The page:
1999 Jeep Wrangler boging down when driving

Tiny
MIDATLANTIC1
  • MEMBER
  • 1999 JEEP WRANGLER
  • 4.0L
  • 6 CYL
  • 4WD
  • MANUAL
  • 122,000 MILES
Jeep 1999 wrangler

runs normal standing still when a load is placed on it it boggs down and dies until I let off the accelerator

changed the TPS and The Air intake control valve per computer
50lbs at the rail and steady fuel pressure
changed the filter in the fuel pump
just removed the catylitic converter today obviously can/t tell however,
i ran a hair dryer in the end and no back pressure and it seamed to be coming out as strong as it was going in
but I dont have another way of testing it also put on the muffler just in case and it seamed normal

there are no engine lights
have not checked the injectors for clogging
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Monday, March 30th, 2015 AT 2:00 PM

3 Replies

Tiny
CARADIODOC
  • EXPERT
If you're trying to measure back pressure in the exhaust system with a hair dryer, that will never work. Of course what comes out will be the same as what's going in. Where else is the air going to go? A running engine at idle is going to move a hundred times more air volume, and that's what has to be able to get through. The clue to a restricted catalytic converter is you'll tend to hear a steady hiss from the tail pipe instead of the normal "putt putt", and the engine will run hot with low power. If you suspect a restricted exhaust system, there's a tool made for measuring it. This requires drilling a small hole ahead of the converter, then sticking the tool's probe in there.

What led you to the throttle position sensor? That has almost no effect in fuel metering calculations and will not cause low power. Have you checked for diagnostic fault codes? Do you have access to a scanner to view live data from the Engine Computer?
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Monday, March 30th, 2015 AT 3:52 PM
Tiny
MIDATLANTIC1
  • MEMBER
I do not have access to live data the scan tool cost to much I had a obd2 that read a bad tps and aig so I replaced it. Sorry about the hair dryer its a hill billy afternoon I am not hearing hissing sound on the tail pipe and the car did not get to hot normal temp levels now I have removed the cat converter back to the manifold actually the bracket had rusted and needed to be replaced it was very loose at the manifold how about injectors? But my question is could one injector create such a loss in power its not sputtering all the cylinders seam to be firing it idles well

I have not checked wires but cleaned and set plugs to proper gap
rotter cleaned
have not check injectors for voltage or resistance
do I need a live scan? Any other suggestions
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Monday, March 30th, 2015 AT 4:10 PM
Tiny
CARADIODOC
  • EXPERT
The biggest mistake is a common one. The diagnostic fault codes did not say to replace the throttle position sensor. Fault codes never say to replace parts or that they're bad. They only indicate the circuit or system that needs further diagnosis, or the unacceptable operating condition. When a part is referenced in a fault code, it is actually the cause of that code only about half of the time. You first have to rule out wiring and connector problems which in this case are much more common.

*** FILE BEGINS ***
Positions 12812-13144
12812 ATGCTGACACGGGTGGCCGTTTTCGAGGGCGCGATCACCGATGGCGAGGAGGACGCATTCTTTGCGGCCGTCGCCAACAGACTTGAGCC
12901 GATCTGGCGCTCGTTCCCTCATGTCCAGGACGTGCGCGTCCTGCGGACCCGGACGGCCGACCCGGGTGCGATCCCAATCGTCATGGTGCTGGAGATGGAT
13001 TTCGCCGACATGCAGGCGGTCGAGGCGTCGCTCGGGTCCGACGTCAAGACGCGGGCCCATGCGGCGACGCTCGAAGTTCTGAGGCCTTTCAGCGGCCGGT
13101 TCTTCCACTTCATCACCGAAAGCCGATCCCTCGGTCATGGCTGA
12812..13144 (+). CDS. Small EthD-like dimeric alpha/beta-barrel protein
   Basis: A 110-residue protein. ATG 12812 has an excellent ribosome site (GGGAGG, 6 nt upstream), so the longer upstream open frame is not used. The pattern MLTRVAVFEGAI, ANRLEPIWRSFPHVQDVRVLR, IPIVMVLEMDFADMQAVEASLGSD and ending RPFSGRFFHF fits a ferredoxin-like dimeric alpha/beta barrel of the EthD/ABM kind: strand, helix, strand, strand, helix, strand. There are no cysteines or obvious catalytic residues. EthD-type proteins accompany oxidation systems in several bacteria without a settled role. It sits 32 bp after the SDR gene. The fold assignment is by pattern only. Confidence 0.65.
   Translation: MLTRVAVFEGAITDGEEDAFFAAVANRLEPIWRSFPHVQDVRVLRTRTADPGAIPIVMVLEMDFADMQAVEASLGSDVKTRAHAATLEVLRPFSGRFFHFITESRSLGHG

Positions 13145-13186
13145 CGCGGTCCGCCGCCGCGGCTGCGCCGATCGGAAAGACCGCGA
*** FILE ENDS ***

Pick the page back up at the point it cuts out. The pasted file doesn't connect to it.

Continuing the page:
Be aware too that Chrysler makes reading fault codes yourself much easier than any other manufacturer. Cycle the ignition switch from "off" to "run" three times within five seconds without cranking the engine, leave it in "run", then watch the codes show up in the odometer display.

The reason live data is so valuable is because what you're describing is one symptom of a failing MAP sensor or a vacuum leak. The acceptable range of signal voltage is approximately 0.5 to 4.5 volts. Anything outside that range will trigger a fault code. The problem is a sensor that's just starting to fail can report the WRONG value that's still within that acceptable range. No fault code will be set but since a tenth of a volt change has a big effect of fuel metering calculations, an incorrect signal voltage will have a big effect on engine performance.

In the late '80s and early '90s MAP sensor failures were real common but they rarely took more than a few hours to go from poor engine performance to a total no-start condition. Once the sensor was redesigned, failures are not very common. I'd expect first to find a wiring problem, but that would set a fault code that would turn on the Check Engine light. Since the sensor's signal voltage isn't going out of range, I think I'd start by looking for a vacuum leak.

As far as injectors, that should be the last thing on your list of suspects. GM has a lot of trouble on high-mileage engines with mismatched injectors. Chrysler buys theirs from Bosch in flow-matched sets and they have extremely little trouble with them. Measuring resistance values isn't likely to identify a problem either. If one is partially-shorted, you might develop a misfire, which the Engine Computer would detect, and again, turn on the Check Engine light. All of them aren't going to fail at the same time so if you suspect a fuel-related cause, look to pressure and volume. Those aren't likely to be the cause here either because those typically cause stalling when the largest volume of fluid is flowing, which is, ... During coasting.
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Monday, March 30th, 2015 AT 5:39 PM

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